There is a glimmer of hope for a second summit between US President Donald Trump and Kim Jong-un, the leader of North Korea. It will be a continuation of the earlier summit in Singapore in June and focus on burning issues like denuclearization and sanctions that are hindering peace in the region. Washington assigns priority to denuclearization, but Pyongyang wants the lifting of sanctions. South Korea has its fingers crossed. It hopes this summit will be a “turning point” in efforts to herald peace in the Korean Peninsula.

Washington Post reports the meeting will probably happen in late February.

At the Singapore summit, North Korea made certain commitments minus any road map. The extent of progress on issues related to nuclear activities from the North Korean side remains hazy and the authorities feel another meeting could help resolve the issues.

Preparatory work for the second summit

U.S. envoy Stephen Biegun is traveling to Stockholm where he will meet Choi Sun Hee, Vice Foreign Minister of North Korea. The two of them will have to do the preparatory work to ensure the success of the forthcoming summit. Their responsibility will be to evolve a plan of action for denuclearization of the Korean peninsula, and it must be feasible and include a time frame.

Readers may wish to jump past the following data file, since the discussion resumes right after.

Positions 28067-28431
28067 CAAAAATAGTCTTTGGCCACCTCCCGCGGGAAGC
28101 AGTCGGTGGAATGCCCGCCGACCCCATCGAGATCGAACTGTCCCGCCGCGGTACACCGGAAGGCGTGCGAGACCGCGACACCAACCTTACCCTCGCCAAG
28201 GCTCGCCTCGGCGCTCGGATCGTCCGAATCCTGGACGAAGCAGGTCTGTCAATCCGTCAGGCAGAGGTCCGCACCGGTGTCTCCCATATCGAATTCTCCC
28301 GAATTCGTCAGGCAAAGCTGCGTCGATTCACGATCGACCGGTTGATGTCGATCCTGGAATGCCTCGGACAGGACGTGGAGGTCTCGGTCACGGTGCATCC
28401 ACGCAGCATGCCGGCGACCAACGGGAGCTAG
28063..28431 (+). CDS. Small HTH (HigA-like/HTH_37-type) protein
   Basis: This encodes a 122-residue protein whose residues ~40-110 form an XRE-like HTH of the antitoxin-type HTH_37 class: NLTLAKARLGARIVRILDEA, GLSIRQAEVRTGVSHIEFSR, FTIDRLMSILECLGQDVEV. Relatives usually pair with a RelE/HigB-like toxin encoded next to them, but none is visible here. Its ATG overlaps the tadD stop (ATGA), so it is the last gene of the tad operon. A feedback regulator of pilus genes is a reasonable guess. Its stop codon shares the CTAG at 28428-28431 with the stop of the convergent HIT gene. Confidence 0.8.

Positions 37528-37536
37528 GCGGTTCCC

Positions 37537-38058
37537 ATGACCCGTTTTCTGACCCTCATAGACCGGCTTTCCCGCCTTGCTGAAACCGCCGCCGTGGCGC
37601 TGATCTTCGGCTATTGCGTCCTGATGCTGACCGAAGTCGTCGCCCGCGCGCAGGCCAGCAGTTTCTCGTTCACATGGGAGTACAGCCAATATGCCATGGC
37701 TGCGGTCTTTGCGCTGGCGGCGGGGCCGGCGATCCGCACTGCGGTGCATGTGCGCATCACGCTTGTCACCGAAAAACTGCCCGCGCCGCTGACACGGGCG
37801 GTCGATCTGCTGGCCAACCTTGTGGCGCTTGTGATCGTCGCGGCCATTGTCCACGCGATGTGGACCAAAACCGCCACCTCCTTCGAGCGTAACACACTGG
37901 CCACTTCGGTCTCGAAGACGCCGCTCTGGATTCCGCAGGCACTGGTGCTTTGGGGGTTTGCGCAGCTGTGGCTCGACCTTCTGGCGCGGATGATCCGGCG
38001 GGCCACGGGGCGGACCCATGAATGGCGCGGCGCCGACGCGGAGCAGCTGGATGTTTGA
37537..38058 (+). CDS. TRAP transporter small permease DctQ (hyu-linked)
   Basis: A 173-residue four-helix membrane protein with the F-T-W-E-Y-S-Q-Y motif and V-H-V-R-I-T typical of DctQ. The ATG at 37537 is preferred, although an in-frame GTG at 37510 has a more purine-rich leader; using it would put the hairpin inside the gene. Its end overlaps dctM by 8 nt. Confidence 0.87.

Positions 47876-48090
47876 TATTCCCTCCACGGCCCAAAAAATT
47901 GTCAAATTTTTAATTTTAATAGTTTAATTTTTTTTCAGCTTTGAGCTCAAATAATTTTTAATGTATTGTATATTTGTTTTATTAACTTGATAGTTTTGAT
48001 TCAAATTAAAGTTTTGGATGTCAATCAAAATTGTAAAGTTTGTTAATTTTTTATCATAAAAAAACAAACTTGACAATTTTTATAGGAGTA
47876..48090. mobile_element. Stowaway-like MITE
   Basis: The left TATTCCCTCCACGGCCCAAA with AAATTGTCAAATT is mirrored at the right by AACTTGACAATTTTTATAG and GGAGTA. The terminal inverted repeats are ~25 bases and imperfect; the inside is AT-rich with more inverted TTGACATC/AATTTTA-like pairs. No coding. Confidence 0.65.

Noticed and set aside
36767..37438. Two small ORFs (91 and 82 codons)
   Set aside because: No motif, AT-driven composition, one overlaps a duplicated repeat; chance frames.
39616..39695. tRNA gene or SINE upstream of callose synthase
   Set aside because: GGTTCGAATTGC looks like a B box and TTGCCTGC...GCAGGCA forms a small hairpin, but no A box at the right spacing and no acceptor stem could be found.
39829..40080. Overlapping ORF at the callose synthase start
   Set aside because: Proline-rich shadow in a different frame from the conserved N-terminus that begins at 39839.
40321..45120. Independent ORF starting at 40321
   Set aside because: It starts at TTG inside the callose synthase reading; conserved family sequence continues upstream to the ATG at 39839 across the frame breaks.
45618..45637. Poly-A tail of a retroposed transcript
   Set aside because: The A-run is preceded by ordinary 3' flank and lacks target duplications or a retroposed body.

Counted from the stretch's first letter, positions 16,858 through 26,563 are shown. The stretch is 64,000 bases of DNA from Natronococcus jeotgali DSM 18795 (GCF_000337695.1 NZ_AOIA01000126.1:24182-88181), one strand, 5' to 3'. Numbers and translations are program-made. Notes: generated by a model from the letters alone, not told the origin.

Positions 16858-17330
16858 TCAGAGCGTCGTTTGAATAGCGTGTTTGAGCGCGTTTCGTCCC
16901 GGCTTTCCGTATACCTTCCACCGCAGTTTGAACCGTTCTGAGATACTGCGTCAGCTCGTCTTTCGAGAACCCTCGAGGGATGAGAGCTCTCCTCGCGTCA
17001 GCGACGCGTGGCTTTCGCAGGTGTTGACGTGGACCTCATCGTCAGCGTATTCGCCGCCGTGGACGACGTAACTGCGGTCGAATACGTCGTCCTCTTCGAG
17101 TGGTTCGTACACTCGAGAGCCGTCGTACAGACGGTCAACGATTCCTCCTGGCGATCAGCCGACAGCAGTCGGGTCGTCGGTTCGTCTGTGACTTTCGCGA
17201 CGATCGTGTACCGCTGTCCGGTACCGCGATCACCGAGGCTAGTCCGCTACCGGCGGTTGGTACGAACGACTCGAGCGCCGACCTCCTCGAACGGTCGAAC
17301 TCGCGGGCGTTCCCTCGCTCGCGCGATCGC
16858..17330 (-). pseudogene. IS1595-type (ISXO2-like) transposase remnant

South Korean President Moon Jae-in is keen to bring normalcy in the region.

He has expressed his opinion on the subject and said both the leaders must go in for concrete action. In his New Year day message, Kim Jong-un said he has stopped producing nuclear weapons. He has also expressed his willingness to dismantle the facilities at Yongbyon site on condition that the United States reciprocates with “corresponding steps.” This could be in the form of sanctions relief and granting permission to set up channels of economic cooperation between the North and the South for undertaking projects that will be to mutual benefit.

The second summit between Trump and Kim

According to BBC, the progress on denuclearization of North Korea continues to be a matter of concern even after the historic summit in Singapore between US President Donald Trump and North Korean leader Kim Jong-un. A second summit is under consideration and its venue is still to be decided.

White House says it will probably be by the end of February. President Trump’s press secretary Sarah Sanders said, "The United States is going to continue to keep pressure and sanctions on North Korea." The world expects this summit to be a more fruitful one compared to the previous one, which was a sort of warming up session and a testing ground.